A week before, we went into a rehearsal studio owned by Tony Toni Toné in Oakland, and we rehearsed the band for a couple of days, and then brought the strings in and rehearsed with the strings. And then we had a day on the town, where the mayor declared Tower of Power Day and we were on the news and everything. Then we went into the venue on the day of the gig and did a long soundcheck with the full band. So it was just just a lot, lot of work.

And post-production, too?

When you do a live show, especially with that big a band, there’s so many microphones, you have to go in and clean up any extra dirty sound. That means on every single microphone on every single player on every single song—through the whole thing. Doing all that cleanup work, tuning the guy who’s out of tune here, just going through with a fine tooth comb. Then you got to mix it and do the video editing. So it’s a long, arduous process. And then you have to do all the stuff for the product, the liner notes and the credits. It’s endless, endless, endless.

I’ll say this, it helped me through the pandemic. It kept me busy and I was always working so that was good, you know.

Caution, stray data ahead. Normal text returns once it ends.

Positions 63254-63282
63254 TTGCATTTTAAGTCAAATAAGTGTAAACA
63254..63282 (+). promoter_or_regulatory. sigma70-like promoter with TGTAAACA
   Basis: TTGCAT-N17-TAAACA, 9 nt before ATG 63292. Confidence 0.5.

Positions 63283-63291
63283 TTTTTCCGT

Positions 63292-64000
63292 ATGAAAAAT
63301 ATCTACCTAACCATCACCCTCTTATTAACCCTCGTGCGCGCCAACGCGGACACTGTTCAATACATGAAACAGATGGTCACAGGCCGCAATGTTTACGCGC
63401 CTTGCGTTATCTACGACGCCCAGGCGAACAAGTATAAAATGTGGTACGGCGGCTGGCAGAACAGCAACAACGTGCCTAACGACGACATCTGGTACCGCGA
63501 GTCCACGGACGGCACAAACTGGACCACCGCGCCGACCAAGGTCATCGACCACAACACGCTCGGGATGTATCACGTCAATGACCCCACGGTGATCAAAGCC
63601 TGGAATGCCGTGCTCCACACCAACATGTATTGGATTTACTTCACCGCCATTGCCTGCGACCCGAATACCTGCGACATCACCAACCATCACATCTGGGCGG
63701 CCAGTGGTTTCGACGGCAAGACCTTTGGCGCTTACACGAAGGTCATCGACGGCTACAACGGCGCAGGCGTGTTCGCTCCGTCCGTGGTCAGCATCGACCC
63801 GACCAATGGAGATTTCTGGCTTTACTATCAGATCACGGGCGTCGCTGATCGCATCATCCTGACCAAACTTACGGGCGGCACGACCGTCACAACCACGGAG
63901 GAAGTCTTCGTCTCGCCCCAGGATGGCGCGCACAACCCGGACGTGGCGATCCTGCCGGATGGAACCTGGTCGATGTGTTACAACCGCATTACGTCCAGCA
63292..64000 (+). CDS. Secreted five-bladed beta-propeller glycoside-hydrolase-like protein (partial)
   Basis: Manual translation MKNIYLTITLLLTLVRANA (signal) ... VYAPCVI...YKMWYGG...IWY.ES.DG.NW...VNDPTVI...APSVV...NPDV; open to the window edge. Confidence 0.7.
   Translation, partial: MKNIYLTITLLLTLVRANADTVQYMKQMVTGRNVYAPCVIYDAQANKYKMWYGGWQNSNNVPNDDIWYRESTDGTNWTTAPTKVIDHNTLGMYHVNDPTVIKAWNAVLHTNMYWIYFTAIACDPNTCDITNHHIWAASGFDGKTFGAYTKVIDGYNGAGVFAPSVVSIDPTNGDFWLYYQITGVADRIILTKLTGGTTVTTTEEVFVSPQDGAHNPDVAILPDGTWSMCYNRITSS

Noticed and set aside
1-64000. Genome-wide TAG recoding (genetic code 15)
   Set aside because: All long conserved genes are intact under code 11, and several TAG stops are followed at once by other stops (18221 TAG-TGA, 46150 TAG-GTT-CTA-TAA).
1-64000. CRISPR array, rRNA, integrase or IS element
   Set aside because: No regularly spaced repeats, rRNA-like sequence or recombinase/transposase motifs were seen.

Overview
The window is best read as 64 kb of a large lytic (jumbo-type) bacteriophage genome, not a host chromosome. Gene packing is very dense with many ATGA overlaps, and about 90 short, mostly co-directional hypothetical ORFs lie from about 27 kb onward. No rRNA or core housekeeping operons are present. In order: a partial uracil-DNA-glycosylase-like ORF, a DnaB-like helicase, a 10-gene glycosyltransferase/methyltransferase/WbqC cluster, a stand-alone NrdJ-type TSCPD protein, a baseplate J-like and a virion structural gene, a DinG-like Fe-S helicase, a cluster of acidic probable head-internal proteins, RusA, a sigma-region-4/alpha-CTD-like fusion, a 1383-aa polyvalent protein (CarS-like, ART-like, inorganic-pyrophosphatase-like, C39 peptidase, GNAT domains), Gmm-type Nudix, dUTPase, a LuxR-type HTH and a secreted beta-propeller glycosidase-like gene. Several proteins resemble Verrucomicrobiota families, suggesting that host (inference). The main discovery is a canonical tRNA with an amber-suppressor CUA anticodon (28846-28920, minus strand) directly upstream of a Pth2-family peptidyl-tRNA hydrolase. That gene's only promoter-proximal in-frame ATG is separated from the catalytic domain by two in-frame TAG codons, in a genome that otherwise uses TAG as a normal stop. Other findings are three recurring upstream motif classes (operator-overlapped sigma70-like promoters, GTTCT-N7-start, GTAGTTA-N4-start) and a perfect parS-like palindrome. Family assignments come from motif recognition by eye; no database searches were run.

You had a lot of Tower of Power alumni come in to join you on the album, Lenny Pickett, Chester Thompson, and Bruce Conte among them. How do you feel about so many people coming through the band over the years?

I think as we got older it became something that we were comfortable with. People come in, it’s kind of like going to college. They come in, put some time in here, they graduate, go on to do some things for themselves, or maybe just to make a name as a musician with other famous artists.

I think at first in our career, it was like, “Oh no, he left!,” you know. But we soon figured out that God always provided somebody that was going to not only fill the bill, but to bring new creativity into the band, and that’s a good thing.